“That’s debatable, Coach. But what I’m wondering is what it’ll really mean to you when you become the winningest football coach in history.”

Bryant takes his time to hit another ball. It goes even farther than the last one did, and it flares just as straight and true. The Coach finally turns to face The Columnist and gives him that patented squint of his.

“You really want to talk about that bull now, Alfred?”

“Uh huh.”

“Then let’s at least go sit under that pine tree and get out of this hot sun.”

They walk to the shade of the big pine, and all three men ease down to the cool grass. The coach leans back against the tree trunk and starts talking. The Columnist scribbles notes as fast as he can.

“It’s not me. It’s them…all those former players and assistant coaches. And everybody else I’ve been around. Like my mama, who I loved more than anybody. And my papa. Friends, too. Even my neighbors I’ve never talked to because I’ve been so damn busy. So, if the Lord blesses me some more…and he has already…it’ll be a record for the masses, not for me.”

“But coach,” The Columnist pushes. “Won’t you feel like you’ve done something special? Let’s face it. To be number one is to be number one.”

“Sure, Alfred. That’s something I learned behind that plow, looking at the ass end of those mules. If you try something – planting corn, coaching football, even writing a newspaper column – you ought to try to be the very best you can be at it, or you’re just wasting your time. I guess I’ve done my share of bringing new things to the game. Hell, the NCAA has had to double the size of their damned rulebook just to keep up with me…that tackle-eligible play old Jerry Duncan used to run for us...all these silly substitution rules...scholarship limits.”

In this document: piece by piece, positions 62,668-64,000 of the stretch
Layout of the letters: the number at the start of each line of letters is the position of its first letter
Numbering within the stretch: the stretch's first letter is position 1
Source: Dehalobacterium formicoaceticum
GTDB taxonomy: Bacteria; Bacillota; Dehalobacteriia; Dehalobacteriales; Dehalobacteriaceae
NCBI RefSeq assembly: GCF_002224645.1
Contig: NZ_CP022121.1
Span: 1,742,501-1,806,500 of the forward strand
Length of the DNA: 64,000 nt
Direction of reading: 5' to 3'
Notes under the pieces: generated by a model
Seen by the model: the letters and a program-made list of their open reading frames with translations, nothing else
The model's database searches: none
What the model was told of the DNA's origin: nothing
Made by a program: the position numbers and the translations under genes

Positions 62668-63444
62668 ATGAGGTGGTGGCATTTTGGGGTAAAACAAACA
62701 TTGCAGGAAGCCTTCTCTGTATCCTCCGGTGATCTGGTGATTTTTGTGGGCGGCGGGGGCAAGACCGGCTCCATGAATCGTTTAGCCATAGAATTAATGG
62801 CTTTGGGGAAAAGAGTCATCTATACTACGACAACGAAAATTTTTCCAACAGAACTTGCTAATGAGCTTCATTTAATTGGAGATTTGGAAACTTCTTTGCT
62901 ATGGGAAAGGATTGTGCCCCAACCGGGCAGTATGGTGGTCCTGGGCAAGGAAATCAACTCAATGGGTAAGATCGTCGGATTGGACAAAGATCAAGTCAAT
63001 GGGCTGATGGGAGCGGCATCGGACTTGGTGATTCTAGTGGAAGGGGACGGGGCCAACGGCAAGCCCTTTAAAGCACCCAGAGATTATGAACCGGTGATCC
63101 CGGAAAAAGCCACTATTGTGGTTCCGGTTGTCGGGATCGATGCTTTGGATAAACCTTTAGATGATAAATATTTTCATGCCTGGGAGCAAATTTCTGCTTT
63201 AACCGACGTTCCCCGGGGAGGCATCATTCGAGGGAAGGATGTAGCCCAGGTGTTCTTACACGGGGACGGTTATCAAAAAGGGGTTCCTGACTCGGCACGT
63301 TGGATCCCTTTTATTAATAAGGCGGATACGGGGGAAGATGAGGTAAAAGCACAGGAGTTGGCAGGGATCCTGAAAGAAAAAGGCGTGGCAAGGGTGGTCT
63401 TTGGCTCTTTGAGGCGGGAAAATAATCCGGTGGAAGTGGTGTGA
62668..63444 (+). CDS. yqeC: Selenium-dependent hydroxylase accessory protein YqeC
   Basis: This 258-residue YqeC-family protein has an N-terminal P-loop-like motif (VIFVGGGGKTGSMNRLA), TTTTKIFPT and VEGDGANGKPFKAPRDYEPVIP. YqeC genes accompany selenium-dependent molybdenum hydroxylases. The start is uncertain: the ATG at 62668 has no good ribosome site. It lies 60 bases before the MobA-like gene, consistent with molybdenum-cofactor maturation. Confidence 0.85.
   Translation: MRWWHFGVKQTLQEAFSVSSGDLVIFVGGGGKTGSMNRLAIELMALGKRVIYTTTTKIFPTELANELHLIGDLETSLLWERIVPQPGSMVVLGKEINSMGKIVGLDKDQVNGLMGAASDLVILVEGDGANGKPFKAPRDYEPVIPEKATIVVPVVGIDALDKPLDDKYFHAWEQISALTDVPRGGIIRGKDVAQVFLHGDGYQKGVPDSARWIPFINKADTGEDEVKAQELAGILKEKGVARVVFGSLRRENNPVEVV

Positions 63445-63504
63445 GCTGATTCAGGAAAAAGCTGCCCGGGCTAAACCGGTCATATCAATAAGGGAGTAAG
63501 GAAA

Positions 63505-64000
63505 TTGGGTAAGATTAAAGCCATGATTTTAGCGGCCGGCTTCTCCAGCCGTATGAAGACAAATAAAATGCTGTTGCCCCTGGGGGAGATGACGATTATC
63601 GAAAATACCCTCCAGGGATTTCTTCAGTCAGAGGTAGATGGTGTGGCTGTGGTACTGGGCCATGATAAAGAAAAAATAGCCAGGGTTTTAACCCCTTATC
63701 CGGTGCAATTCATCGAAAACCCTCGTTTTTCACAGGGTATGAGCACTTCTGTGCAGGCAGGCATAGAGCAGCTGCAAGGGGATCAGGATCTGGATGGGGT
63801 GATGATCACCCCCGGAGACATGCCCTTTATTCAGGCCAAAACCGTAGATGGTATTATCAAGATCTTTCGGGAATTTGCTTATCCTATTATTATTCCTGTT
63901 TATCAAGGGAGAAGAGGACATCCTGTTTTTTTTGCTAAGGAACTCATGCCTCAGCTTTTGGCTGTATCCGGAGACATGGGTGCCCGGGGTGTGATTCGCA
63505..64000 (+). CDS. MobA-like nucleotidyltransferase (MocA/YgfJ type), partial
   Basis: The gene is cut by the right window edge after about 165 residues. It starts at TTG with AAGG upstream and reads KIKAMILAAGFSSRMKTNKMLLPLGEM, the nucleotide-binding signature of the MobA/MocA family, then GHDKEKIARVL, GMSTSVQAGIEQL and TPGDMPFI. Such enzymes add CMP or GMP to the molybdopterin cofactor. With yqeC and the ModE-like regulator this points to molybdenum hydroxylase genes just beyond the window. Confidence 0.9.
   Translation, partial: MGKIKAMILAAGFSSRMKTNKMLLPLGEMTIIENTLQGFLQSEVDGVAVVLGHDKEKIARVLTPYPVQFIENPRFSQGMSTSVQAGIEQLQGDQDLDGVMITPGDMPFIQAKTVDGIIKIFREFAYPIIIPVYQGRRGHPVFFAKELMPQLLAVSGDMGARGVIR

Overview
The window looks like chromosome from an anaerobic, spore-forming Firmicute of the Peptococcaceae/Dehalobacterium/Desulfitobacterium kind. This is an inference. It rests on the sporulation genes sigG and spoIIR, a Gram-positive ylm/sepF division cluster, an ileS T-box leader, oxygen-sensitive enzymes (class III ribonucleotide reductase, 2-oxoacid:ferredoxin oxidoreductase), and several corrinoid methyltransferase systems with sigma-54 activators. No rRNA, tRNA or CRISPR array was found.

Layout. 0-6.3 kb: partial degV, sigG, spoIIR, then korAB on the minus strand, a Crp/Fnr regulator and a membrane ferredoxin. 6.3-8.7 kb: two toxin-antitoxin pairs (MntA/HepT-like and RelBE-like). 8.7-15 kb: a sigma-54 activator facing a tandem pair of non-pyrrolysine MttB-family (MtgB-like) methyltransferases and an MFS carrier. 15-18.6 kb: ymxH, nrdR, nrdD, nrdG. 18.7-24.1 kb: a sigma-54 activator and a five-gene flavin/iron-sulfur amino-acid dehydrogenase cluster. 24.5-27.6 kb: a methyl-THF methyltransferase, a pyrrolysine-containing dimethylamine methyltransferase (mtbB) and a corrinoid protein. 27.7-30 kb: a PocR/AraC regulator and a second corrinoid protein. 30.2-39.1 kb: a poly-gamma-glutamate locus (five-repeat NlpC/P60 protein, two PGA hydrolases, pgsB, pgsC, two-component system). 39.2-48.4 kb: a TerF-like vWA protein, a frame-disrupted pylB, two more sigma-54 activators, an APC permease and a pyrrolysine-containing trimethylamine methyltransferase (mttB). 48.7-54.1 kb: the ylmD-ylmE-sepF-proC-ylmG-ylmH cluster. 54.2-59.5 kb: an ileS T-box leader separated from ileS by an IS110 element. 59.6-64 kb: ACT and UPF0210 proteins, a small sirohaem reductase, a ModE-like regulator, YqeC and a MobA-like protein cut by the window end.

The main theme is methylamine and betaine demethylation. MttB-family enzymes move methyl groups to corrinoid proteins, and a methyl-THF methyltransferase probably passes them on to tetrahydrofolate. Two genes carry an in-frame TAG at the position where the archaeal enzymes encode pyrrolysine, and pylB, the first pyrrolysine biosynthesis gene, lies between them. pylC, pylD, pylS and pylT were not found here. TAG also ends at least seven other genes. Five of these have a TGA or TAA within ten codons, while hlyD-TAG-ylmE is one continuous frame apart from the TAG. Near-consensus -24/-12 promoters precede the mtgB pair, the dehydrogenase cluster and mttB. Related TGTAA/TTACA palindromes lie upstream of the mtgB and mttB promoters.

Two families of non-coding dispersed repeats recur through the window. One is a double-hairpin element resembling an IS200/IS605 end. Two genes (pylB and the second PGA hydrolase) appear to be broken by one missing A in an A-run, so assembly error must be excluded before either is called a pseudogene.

The Coach pauses to collect his thoughts, while The Columnist catches up with the shorthand marks on his notepad.

“Sure, Al, I’ve made an impact. But I’d be an absolute fool if I didn’t acknowledge all the people who’ve helped me.  Players like Pat Trammell and Steve Sloan and Ray Perkins. Babe Parilli. John David Crow. And that even goes for some folks I’ve never met…like Mr. Stagg and Mr. Warner. Without them, I might have never had the opportunity to be a football coach. Tell me, have you studied their careers?”

The Columnist nods. “Sure. Enough to know that Pop Warner used to have to urinate on the sideline during games because of bad kidneys.”

Bryant chuckles deeply, and it causes a cough to flare up.

“Did he smoke as much as I do?”

“I don’t know. But I somehow doubt it.”

“Well, how about helping me get one more up on him. Let me bum a Marlboro.”

The Columnist shakes his head as he reaches into his golf bag for a pack of cigarettes.

“I swear, Coach. You’re a rich man who’s trying to bust a poor man like me one cigarette at a time.”

Bryant grins.

“Hell, Billy. Would you listen to that? I’ve given this one quotes that are worth thousands of dollars down through the years, and he’s giving me a rough time over one little Marlboro.”

The Columnist reaches to light the cigarette for the coach.

“And if you come up with nine wins this season, I’d appreciate you giving me a few more of ‘em.”

The coach winks, leans back against the tall pine and blows smoke toward the heavens.
 

Click HERE to purchase your copy of THE BEAR.